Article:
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[pruh-lawng, -long] /prəˈlɔŋ, -ˈlɒŋ/
verb (used with object)
to lengthen out in time; extend the duration of; cause to continue longer:
to prolong one's stay abroad.
to make longer in spatial extent:
to prolong a line.
Origin of prolong
late Middle English
1375-1425; late Middle English prolongen < Late Latin prōlongāre to lengthen, equivalent to prō- pro-1 + long(us) long1 + -ā- theme vowel + -re infinitive ending
Related forms
prolongable, adjective
prolongableness, noun
prolongably, adverb
prolonger, noun
prolongment, noun
unprolongable, adjective
unprolonged, adjective
well-prolonged, adjective
1. See lengthen.
1. abbreviate. Unabridged
Based on the Random House Dictionary, © Random House, Inc. 2015.
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Examples from the Web for prolonged
Contemporary Examples
Historical Examples
  • It had not been the result of sudden calamity or of prolonged suffering.

    Post Haste R.M. Ballantyne
  • The reading of the letter was greeted with prolonged applause.

    The Grand Old Man Richard B. Cook
  • It did not turn out to be so prolonged or so fierce a conflict as he had apprehended.

  • Each one of his words lulled and prolonged the reverie of Angelique.

    The Dream Emile Zola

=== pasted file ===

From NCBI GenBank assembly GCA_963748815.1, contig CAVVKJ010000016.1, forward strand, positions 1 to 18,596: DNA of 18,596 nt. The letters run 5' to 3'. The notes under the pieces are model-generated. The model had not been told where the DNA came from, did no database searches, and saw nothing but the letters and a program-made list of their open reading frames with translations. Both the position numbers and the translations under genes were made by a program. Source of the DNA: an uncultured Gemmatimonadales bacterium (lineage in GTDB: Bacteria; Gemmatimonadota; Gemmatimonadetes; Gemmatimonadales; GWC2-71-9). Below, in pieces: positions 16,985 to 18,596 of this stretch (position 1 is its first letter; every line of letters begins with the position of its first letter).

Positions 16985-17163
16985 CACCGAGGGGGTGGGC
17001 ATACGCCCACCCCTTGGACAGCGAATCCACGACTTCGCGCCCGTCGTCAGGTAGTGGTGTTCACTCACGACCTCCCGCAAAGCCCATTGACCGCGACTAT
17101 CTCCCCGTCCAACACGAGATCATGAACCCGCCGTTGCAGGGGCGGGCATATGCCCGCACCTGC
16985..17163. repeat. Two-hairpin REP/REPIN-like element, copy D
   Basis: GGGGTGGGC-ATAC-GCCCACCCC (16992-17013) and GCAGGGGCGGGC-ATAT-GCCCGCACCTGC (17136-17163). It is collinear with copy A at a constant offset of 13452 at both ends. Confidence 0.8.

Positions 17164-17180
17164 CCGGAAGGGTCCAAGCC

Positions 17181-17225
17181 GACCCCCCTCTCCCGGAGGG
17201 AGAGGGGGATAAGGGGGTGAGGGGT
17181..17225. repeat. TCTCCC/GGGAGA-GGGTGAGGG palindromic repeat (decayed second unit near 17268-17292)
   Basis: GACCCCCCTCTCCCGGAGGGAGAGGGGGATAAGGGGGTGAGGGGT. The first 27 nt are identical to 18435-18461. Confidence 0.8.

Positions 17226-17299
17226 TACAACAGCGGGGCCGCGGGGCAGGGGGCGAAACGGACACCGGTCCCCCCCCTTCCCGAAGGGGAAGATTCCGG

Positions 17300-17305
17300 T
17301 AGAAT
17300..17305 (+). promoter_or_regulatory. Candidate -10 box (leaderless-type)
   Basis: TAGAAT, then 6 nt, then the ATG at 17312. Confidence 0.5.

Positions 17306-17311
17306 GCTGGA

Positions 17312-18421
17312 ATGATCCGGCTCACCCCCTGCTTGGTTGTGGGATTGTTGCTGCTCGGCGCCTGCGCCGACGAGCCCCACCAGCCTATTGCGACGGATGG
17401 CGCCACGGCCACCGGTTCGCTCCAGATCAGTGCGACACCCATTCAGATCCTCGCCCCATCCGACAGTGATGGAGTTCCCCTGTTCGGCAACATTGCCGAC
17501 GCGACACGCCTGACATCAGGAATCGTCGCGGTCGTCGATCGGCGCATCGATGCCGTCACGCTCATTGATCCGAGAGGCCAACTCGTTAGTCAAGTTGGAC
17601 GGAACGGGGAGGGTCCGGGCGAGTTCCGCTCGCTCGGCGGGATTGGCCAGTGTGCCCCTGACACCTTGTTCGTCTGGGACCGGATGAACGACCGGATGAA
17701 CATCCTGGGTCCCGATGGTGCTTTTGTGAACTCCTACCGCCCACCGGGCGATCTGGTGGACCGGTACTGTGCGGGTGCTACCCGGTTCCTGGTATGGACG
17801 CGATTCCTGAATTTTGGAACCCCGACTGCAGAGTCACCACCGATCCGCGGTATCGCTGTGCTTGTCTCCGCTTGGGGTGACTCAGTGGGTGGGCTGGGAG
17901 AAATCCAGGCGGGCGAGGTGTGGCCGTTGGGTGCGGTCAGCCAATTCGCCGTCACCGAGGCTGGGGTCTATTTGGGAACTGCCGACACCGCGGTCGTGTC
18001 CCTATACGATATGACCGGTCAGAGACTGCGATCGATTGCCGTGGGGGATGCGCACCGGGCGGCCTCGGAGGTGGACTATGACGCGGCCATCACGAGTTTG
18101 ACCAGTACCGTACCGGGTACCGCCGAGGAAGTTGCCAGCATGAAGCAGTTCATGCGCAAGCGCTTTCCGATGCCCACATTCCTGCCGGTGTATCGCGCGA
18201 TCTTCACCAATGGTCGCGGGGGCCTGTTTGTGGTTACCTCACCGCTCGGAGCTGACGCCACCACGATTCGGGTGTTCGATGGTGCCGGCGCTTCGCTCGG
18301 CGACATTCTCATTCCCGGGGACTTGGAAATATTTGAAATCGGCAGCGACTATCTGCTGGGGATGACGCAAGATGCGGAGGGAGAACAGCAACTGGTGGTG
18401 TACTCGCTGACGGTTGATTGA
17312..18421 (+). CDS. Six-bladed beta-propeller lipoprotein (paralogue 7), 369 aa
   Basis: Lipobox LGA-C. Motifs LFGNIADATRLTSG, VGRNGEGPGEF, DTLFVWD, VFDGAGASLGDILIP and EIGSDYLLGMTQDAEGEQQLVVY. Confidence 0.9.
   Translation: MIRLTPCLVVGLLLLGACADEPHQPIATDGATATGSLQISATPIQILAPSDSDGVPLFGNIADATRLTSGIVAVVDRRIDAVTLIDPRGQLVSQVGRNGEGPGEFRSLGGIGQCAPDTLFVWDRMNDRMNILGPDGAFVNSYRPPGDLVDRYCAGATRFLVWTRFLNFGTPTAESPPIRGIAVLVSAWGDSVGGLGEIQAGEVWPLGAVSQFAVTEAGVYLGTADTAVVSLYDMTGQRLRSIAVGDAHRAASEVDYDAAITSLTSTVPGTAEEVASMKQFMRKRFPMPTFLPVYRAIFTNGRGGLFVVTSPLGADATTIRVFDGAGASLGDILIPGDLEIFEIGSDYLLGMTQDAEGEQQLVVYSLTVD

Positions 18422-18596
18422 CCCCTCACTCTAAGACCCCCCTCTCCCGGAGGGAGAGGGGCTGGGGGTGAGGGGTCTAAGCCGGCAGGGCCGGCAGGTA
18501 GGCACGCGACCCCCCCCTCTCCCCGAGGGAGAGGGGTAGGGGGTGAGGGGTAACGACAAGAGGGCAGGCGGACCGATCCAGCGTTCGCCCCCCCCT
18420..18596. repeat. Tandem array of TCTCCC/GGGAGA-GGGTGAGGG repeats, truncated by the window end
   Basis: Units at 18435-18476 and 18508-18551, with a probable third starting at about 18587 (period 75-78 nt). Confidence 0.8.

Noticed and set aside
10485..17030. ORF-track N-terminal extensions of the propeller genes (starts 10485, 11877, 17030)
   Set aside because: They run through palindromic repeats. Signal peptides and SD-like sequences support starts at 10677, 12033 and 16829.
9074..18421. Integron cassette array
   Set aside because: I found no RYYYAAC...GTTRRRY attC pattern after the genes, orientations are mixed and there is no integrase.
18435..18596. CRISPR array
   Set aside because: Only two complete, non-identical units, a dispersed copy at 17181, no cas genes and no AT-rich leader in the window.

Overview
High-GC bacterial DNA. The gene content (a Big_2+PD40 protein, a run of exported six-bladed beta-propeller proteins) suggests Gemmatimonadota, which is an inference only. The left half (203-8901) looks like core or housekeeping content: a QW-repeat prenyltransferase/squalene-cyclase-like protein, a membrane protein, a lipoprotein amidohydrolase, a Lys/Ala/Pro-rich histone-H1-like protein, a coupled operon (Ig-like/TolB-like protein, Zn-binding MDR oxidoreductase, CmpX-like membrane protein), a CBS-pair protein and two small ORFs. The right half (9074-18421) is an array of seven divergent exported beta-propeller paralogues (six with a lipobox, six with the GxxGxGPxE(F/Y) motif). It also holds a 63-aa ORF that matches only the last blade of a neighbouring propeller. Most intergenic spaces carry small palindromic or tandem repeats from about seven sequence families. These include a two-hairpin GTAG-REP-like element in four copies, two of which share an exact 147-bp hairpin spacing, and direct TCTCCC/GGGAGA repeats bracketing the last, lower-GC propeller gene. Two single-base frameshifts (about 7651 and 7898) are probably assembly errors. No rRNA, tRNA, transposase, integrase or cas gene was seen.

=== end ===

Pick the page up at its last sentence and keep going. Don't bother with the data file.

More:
• The courtship is sometimes a prolonged affair, and many males and females congregate at an appointed place.

British Dictionary definitions for prolonged


(transitive) to lengthen in duration or space; extend
Derived Forms
prolongation (ˌprəʊlɒŋˈɡeɪʃən) noun
prolonger, noun
prolongment, noun
Word Origin
C15: from Late Latin prōlongāre to extend, from Latin pro-1 + longus long
Collins English Dictionary - Complete & Unabridged 2012 Digital Edition
© William Collins Sons & Co. Ltd. 1979, 1986 © HarperCollins
Publishers 1998, 2000, 2003, 2005, 2006, 2007, 2009, 2012
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Word Origin and History for prolonged



early 15c., back-formation from prolongation or else from Old French prolonguer, porloignier (13c.), from Late Latin prolongare "to prolong, extend," from Latin pro- "forth" (see pro-) + longus "long" (adj.); see long (adj.). Related: Prolonged; prolonging; prolongable.

Online Etymology Dictionary, © 2010 Douglas Harper
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